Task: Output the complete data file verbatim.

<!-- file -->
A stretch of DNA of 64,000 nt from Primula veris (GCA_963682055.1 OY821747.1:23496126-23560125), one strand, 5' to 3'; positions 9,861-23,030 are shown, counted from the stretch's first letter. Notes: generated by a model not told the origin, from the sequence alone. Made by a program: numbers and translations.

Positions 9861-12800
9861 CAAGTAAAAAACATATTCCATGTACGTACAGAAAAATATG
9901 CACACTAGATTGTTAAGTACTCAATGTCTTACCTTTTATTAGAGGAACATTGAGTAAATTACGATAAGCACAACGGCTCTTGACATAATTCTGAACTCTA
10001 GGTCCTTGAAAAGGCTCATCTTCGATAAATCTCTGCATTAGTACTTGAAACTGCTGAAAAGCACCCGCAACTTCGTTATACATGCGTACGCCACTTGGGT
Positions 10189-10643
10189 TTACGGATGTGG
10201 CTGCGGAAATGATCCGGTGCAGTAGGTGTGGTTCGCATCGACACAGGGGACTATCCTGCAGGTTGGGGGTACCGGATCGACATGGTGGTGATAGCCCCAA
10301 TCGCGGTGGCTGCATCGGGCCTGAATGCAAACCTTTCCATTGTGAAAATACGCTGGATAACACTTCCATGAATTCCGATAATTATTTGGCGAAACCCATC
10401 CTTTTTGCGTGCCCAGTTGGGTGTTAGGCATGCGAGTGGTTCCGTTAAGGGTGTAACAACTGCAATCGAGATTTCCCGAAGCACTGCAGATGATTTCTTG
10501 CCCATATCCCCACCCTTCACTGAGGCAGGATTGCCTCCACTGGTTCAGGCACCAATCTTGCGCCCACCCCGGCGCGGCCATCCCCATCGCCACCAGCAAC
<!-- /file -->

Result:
A stretch of DNA of 64,000 nt from Primula veris (GCA_963682055.1 OY821747.1:23496126-23560125), one strand, 5' to 3'; positions 9,861-23,030 are shown, counted from the stretch's first letter. Notes: generated by a model not told the origin, from the sequence alone. Made by a program: numbers and translations.

Positions 9861-12800
9861 CAAGTAAAAAACATATTCCATGTACGTACAGAAAAATATG
9901 CACACTAGATTGTTAAGTACTCAATGTCTTACCTTTTATTAGAGGAACATTGAGTAAATTACGATAAGCACAACGGCTCTTGACATAATTCTGAACTCTA
10001 GGTCCTTGAAAAGGCTCATCTTCGATAAATCTCTGCATTAGTACTTGAAACTGCTGAAAAGCACCCGCAACTTCGTTATACATGCGTACGCCACTTGGGT
Positions 10189-10643
10189 TTACGGATGTGG
10201 CTGCGGAAATGATCCGGTGCAGTAGGTGTGGTTCGCATCGACACAGGGGACTATCCTGCAGGTTGGGGGTACCGGATCGACATGGTGGTGATAGCCCCAA
10301 TCGCGGTGGCTGCATCGGGCCTGAATGCAAACCTTTCCATTGTGAAAATACGCTGGATAACACTTCCATGAATTCCGATAATTATTTGGCGAAACCCATC
10401 CTTTTTGCGTGCCCAGTTGGGTGTTAGGCATGCGAGTGGTTCCGTTAAGGGTGTAACAACTGCAATCGAGATTTCCCGAAGCACTGCAGATGATTTCTTG
10501 CCCATATCCCCACCCTTCACTGAGGCAGGATTGCCTCCACTGGTTCAGGCACCAATCTTGCGCCCACCCCGGCGCGGCCATCCCCATCGCCACCAGCAAC